9. Shifting gears to Brayola’s growth. You are based in Israel, but used globally. Can you share with us some idea of where your biggest growth areas are and how you see other parts of the world engaging with Brayola?
Brayola has grown globally without any effort because we’ve attracted users from around the world by word of mouth. Our main target is the United States and, as a success, most of our users are from the U.S. However, we do have plenty of women from European countries like Germany and the U.K. and also a large user base in places like Brazil. As an example, we find that we have a large user community in the U.K. because many brands are U.K. based, so naturally these companies attract the women who use them!
10. Brayola allows users to specify what they are looking for, e.g. sport/sexy, what have you learned from consumers about their greatest demand and issues they face in picking out a bra?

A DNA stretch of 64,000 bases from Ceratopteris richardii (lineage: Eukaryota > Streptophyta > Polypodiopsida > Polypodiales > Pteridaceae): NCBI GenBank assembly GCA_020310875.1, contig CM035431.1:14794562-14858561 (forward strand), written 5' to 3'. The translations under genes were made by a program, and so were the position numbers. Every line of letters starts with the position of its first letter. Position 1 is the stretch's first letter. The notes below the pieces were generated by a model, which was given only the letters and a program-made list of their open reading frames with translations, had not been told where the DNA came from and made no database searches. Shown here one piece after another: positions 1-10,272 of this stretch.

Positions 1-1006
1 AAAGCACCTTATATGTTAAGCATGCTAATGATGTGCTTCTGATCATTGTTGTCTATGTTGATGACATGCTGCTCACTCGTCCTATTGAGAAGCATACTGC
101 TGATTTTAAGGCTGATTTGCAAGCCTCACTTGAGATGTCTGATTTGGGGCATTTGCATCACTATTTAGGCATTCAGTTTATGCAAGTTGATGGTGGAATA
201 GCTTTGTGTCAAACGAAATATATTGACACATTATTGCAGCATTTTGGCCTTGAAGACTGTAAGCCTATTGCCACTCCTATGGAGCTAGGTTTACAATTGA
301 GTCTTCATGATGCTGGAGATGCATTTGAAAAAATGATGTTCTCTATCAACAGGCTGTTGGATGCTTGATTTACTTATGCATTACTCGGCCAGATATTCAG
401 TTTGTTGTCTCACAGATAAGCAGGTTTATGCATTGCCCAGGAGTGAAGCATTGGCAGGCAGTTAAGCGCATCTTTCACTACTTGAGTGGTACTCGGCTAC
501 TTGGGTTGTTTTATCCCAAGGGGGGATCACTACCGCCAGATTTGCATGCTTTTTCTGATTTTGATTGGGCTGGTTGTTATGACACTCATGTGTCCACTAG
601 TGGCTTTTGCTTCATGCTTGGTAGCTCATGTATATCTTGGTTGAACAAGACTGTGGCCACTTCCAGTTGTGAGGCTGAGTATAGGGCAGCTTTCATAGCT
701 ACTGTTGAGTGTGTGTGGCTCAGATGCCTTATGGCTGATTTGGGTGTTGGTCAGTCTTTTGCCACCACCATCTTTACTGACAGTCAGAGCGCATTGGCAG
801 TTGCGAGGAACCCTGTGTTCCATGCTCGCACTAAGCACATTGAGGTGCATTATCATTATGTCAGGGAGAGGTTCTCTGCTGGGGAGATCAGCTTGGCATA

We’ve learned quite a bit, like the fact that women are very specific and know what they want. These women already have drawers at home filled with bras of similar style and taste, so with the way the algorithm works it’s already made easier for them if they’re looking for something special like a strapless bra. Another issue is choosing what size you need in a particular bra since sizes can vary between brands. We use our “perfect match” to help you figure out what size you would be based on what you already own and what similar women have. Also, everyone has different needs and what they look for in a bra, which is why we also set up an answers platform for women to be part of a community and ask questions to learn from each other.
11. I have to ask. As a former venture capitalist, how has that experience helped you? Is it easier to raise funding?
I wouldn’t use the word easier but has made the process more efficient. Now I know who are the right partners to meet with that I think will love Brayola story means the stage the industry the product etc. It all about focusing my efforts on smart money and not going all over the place, otherwise I would be wasting time with irrelevant VCs.
I also know how to speak their language and tell the story when I visit; I’ve honed my skills to build a good presentation because of what I did for two years.
12. Finally, what changes in the fashtech space excite you the most?
The most exciting thing for me is that there are more women entrepreneurs because the fashtech space is the market they know, therefore making this arena very attractive.